Sunday, January 31, 2016

New Media vs. Old Media, or Welcome to the Digital (Middle) Age(s)

Old media is dying today. Newspapers are closing. TV news stations fear they are next. Journalists everywhere are losing their jobs.
In its place we have new media—digital. Facebook, Instagram, Vine, etc.
Out with the old, in with the new! Sorry for all those lost jobs, but there’s no stopping progress.
We are going boldly forward into the future.
Or are we?
Maybe what we are actually doing is going backward to a much older time. Instead of the digital age, what we might be experiencing, when it comes to communications and media, is the middle ages.
That’s the idea suggested by British historian Andrew Pettegree in his book, The Invention of News: How the World Came to Know About Itself.
In the book, Pettegree makes the point that what we see today as old media (newspapers) is relatively new in human history—newspapers, and journalism itself as we know it today, only goes back about 200 years.
Before that, few people would have had access to news from far away. Almost all news was local—you would know what was going on in your town, and maybe in towns one or two over.
And how did they get information? It was delivered personally, by friends and neighbours.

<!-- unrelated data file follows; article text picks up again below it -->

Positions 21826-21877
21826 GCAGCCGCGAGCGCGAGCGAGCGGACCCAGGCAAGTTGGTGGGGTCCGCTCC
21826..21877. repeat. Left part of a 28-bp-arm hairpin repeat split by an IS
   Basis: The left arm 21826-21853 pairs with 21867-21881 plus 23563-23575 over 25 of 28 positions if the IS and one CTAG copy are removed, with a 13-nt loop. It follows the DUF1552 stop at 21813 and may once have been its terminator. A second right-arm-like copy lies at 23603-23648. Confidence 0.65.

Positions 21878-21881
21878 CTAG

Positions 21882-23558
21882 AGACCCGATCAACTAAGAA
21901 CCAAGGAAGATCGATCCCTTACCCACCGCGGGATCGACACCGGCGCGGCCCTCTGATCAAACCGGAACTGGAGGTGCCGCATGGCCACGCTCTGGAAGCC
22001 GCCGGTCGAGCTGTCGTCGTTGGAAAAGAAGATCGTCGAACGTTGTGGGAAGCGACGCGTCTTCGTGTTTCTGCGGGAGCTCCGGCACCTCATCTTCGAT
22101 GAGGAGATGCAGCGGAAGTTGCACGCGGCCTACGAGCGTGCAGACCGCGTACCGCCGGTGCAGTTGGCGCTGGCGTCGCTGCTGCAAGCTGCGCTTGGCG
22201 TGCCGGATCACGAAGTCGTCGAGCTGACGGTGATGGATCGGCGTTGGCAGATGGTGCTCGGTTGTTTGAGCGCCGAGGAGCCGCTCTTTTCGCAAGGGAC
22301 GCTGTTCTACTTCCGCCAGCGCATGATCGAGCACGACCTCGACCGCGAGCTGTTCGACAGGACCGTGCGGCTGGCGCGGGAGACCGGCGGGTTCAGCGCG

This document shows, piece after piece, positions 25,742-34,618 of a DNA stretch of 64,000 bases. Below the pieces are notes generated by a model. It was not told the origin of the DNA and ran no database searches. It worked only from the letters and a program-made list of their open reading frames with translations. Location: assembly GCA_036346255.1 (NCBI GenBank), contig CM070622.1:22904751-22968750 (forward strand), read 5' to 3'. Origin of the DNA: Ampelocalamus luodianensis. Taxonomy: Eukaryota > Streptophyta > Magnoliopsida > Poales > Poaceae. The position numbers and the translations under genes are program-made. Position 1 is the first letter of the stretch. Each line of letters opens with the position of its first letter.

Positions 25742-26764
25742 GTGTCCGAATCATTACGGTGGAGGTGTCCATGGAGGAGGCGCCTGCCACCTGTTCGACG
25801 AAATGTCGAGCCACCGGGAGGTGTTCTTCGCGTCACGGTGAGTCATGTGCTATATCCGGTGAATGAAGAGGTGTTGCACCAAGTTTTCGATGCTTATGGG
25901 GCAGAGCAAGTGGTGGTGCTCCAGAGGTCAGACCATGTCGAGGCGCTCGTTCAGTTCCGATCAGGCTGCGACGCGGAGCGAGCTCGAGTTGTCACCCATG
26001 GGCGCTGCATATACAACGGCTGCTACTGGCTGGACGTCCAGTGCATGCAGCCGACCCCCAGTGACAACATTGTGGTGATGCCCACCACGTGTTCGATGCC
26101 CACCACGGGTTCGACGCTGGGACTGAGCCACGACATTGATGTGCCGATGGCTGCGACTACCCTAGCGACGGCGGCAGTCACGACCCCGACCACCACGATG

Reviewing Pettegree’s book in The New Statesman magazine, veteran newspaper editor Peter Wilby wrote: 
“In the medieval world, news was usually exchanged amid the babble of the marketplace or the tavern, where truth competed with rumour, mishearing and misunderstanding.
“In some respects, it is to that world that we seem to be returning.”
I think Wilby is on to something.

These days, fewer and fewer people are reading newspapers or watching TV news. It’s not that they don’t want information. They just want to get it from other sources.

And what is one of the fastest-growing sources of information? Facebook, or other social media.

And who provides that information? Friends.

Or, to put it another way, Facebook today is the equivalent of that old middle ages tavern or marketplace.

It’s the place where people gather with their friends to exchange information about what’s happening in their “town.”

It's a place of conversation, where information is deemed more trustworthy because you know the people who are sharing it.

The difference today is that these new "towns" are not defined by physical geography, but by relationships or shared interests.

Facebook as the new local tavern. It sounds like back to the future, to me.

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